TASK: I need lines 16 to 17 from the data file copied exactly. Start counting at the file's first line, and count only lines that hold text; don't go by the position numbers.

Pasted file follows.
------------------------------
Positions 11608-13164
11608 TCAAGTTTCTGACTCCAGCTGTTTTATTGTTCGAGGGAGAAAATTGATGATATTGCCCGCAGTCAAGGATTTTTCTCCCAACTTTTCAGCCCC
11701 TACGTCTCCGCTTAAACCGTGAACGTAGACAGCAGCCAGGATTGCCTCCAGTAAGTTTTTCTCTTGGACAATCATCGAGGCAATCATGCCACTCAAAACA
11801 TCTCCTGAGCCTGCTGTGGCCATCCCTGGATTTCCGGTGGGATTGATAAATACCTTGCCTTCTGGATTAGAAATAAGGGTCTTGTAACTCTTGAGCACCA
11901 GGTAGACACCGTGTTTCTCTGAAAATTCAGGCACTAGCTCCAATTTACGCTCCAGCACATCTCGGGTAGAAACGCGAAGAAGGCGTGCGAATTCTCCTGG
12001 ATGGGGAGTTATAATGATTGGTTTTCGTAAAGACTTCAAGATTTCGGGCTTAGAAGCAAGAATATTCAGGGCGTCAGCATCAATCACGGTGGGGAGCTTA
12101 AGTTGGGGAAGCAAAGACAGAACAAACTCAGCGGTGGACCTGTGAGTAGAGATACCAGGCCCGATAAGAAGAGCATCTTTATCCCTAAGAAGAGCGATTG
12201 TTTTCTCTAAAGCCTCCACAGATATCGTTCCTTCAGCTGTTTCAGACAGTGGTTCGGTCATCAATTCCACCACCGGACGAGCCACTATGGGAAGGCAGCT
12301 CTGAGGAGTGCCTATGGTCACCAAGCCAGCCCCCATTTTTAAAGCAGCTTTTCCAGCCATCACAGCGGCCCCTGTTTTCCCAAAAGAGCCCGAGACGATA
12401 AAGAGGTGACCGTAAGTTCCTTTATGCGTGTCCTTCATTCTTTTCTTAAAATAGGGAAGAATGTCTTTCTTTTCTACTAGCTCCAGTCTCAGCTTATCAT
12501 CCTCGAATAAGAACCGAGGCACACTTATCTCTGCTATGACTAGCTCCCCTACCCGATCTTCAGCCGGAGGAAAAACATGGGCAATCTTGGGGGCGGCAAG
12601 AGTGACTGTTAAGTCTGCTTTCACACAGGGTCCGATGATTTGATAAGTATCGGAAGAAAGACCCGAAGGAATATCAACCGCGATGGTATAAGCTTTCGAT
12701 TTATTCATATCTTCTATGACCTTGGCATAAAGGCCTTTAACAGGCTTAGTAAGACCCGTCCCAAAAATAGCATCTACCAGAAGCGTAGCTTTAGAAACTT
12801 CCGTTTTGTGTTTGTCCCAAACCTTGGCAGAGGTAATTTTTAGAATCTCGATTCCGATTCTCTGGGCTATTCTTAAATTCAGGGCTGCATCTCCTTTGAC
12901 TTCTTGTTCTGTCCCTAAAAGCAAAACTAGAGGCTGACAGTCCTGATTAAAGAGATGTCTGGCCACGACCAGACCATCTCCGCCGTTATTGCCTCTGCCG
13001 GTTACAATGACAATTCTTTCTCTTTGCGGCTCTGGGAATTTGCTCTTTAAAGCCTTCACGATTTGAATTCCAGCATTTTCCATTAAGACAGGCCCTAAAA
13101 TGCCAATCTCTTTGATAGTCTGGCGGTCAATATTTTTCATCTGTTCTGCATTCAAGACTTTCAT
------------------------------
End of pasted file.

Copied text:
13001 GTTACAATGACAATTCTTTCTCTTTGCGGCTCTGGGAATTTGCTCTTTAAAGCCTTCACGATTTGAATTCCAGCATTTTCCATTAAGACAGGCCCTAAAA
13101 TGCCAATCTCTTTGATAGTCTGGCGGTCAATATTTTTCATCTGTTCTGCATTCAAGACTTTCAT